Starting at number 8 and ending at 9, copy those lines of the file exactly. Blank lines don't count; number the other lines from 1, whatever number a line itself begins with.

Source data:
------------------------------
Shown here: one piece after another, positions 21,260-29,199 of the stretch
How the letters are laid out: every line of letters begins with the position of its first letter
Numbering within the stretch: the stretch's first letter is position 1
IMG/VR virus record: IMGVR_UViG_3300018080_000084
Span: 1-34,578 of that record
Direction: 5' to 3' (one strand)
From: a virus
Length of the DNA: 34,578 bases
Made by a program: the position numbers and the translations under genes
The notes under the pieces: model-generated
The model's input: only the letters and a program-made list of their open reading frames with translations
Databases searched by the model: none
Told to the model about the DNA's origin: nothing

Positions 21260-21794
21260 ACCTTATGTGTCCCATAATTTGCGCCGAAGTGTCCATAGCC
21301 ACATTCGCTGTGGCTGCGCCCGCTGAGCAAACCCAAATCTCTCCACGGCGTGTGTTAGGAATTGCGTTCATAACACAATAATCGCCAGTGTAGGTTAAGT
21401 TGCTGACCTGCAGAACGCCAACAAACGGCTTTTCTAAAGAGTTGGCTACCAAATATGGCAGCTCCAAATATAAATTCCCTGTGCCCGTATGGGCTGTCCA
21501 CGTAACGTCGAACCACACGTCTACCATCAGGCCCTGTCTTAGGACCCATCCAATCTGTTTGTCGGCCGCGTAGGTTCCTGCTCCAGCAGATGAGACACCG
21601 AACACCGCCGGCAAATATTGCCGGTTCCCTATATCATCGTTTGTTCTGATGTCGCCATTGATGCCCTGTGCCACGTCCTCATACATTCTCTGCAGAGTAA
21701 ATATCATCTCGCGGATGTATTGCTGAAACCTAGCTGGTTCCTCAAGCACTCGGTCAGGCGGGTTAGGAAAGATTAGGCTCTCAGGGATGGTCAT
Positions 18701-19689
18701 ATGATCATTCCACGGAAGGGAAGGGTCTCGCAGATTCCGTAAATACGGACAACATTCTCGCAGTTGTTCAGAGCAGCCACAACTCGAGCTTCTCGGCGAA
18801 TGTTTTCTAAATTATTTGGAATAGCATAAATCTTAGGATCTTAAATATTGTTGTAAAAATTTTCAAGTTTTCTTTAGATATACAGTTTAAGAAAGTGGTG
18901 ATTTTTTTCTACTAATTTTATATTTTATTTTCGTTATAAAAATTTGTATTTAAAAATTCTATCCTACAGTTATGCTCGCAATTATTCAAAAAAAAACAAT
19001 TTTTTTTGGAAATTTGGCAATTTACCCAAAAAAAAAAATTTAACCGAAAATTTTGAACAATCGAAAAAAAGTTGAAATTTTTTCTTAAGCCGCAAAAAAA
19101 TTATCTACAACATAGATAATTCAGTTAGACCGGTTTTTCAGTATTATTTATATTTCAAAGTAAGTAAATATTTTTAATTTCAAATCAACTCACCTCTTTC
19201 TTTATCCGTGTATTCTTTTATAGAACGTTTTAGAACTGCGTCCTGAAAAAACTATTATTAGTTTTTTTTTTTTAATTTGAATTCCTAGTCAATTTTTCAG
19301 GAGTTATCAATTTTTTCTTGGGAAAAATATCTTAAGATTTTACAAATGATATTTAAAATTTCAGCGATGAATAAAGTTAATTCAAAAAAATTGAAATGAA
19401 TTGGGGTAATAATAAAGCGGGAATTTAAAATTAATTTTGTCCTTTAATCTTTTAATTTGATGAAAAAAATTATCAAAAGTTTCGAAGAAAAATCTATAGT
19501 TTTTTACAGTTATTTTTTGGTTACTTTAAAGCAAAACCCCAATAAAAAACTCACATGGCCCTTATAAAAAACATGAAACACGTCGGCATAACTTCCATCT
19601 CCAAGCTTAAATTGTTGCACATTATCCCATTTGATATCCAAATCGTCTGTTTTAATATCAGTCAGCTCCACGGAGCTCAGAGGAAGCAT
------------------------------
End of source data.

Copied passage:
Length of the DNA: 34,578 bases
Made by a program: the position numbers and the translations under genes